In your efforts to make things clear, you’ve confused me (doesn’t take much, apparently). I’ve read in several of your articles where you say that grounding your RV with a ground rod doesn’t do anything to protect against hot skin, that the resistance is too high. OK, that makes sense.
Then in the March 5th RV Travel Daily Tips, you said if you were running a generator that powers multiple RVs, that the generator should be grounded with a ground rod in case there is a short in one of the other RVs, to prevent a hot skin condition on all the other RVs. How can it be that the ground rod is effective here? In thinking this through, it feels like the short would have a higher current to dissipate which would make the high resistance of the ground rod more of a problem. What am I missing?
Thanks, as always. —Al
If you’re running your own generator power distribution system to multiple RV campsites, a local ground rod provides two basic functions. First, if the generator was totally floating with respect to earth ground, and one of the RVs developed a line-to-chassis short via something like a pinched extension cord, then without an earth ground all the hot wires in all the RVs would be at ground potential, and all the neutral wires would be at 120-volts potential above earth. Plus there would be no return current path to trip the GFCI in the branch circuit. Then if an appliance plugged into one of the RVs develops a line-to-earth fault (like a power drill dropped into a water puddle), your entire group of RVs can all develop hot skin voltage. And that would be VERY dangerous.
A ground rod will typically measure 20 to 100 ohms to earth, so 120 volts will create a few amps leakage through the earth. While that’s not enough to trip the 20-amp circuit breaker, it’s enough to reach the 6mA threshold of the GFCI and cause it to trip.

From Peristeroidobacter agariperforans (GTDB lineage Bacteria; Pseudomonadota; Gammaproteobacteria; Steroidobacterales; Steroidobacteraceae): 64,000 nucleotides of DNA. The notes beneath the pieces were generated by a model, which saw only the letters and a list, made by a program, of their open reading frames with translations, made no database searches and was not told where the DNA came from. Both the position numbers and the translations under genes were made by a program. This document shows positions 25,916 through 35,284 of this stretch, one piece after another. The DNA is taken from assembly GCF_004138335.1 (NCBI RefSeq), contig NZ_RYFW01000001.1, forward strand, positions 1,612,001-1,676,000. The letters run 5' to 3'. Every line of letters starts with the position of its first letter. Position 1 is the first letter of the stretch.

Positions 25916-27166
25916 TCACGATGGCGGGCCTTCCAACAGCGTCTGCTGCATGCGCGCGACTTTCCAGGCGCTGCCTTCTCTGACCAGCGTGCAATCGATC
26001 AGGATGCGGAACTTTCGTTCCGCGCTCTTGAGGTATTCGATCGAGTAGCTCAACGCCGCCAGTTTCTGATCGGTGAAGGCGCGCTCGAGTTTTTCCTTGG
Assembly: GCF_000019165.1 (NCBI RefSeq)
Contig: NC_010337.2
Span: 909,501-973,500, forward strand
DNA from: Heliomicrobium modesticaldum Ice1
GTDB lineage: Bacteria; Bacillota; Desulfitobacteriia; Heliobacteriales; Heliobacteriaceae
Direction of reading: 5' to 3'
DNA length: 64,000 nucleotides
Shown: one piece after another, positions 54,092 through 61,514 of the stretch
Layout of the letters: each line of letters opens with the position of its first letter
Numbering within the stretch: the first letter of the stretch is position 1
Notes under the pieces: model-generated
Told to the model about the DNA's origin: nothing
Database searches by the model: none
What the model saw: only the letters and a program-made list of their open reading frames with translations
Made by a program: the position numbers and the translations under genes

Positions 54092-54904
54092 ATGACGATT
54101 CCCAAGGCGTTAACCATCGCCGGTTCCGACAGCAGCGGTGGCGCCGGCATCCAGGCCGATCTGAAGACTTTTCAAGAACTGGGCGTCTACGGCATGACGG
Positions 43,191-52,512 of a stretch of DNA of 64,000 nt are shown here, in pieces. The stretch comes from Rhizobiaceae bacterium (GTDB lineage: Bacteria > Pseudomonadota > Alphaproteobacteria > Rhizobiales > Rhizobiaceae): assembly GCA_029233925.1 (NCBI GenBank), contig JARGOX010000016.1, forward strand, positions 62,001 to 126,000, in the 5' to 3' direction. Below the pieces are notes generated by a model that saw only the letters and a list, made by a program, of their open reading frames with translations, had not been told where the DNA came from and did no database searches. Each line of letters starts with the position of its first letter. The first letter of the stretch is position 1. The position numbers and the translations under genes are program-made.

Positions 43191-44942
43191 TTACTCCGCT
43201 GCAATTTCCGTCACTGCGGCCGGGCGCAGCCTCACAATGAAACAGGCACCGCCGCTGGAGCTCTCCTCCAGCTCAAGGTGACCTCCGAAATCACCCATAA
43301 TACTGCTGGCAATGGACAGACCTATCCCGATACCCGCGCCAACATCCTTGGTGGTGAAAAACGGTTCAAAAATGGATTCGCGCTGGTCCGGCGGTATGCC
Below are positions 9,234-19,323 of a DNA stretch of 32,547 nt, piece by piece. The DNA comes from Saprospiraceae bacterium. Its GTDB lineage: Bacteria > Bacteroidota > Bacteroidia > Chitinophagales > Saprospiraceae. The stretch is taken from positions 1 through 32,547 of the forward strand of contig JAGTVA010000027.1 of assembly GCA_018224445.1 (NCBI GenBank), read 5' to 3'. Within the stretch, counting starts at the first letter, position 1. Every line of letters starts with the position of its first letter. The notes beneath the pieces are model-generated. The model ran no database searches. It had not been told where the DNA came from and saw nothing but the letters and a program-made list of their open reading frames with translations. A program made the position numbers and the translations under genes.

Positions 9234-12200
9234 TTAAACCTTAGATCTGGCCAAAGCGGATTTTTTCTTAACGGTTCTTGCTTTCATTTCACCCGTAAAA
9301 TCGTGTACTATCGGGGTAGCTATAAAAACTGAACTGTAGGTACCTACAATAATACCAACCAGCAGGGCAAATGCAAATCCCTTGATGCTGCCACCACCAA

Secondly, if there’s any kind of lightning strike in the area, then all those power wires on the ground will act like a big antenna and shunt many thousands of volts into every RV plugged into your “distro” generator. That will result in side-flashes between the remote RVs and the earth, destroying most of the electronics plugged into the power distro. So the generator ground rod provides a more direct path for the lightning surface charge to ground itself.
But as I’ve often noted, if your RV is the only thing hooked on the generator, then a ground rod isn’t needed since you actually create your own localized ground plane. And also be aware that a ground rod is not a replacement for a solid EGC (Equipment Grounding Conductor with less than 1 ohm resistance) between the chassis of your RV and the campground service panel’s Ground-Neutral bonding point. See my diagram to trace out how this works.
Hope that helps. I know for many of you this will seem like a confusing answer, but I’m trying to simplify it as much as possible while still keeping the engineering intact. Don’t feel bad, since grounding and bonding confuses a lot of electricians I know.
Let’s play safe out there….
Mike Sokol is an electrical and professional sound expert with 40 years in the industry. Visit NoShockZone.org for more electrical safety tips. His excellent book RV Electrical Safety is available at Amazon.com. For more info on Mike’s qualifications as an electrical expert, click here.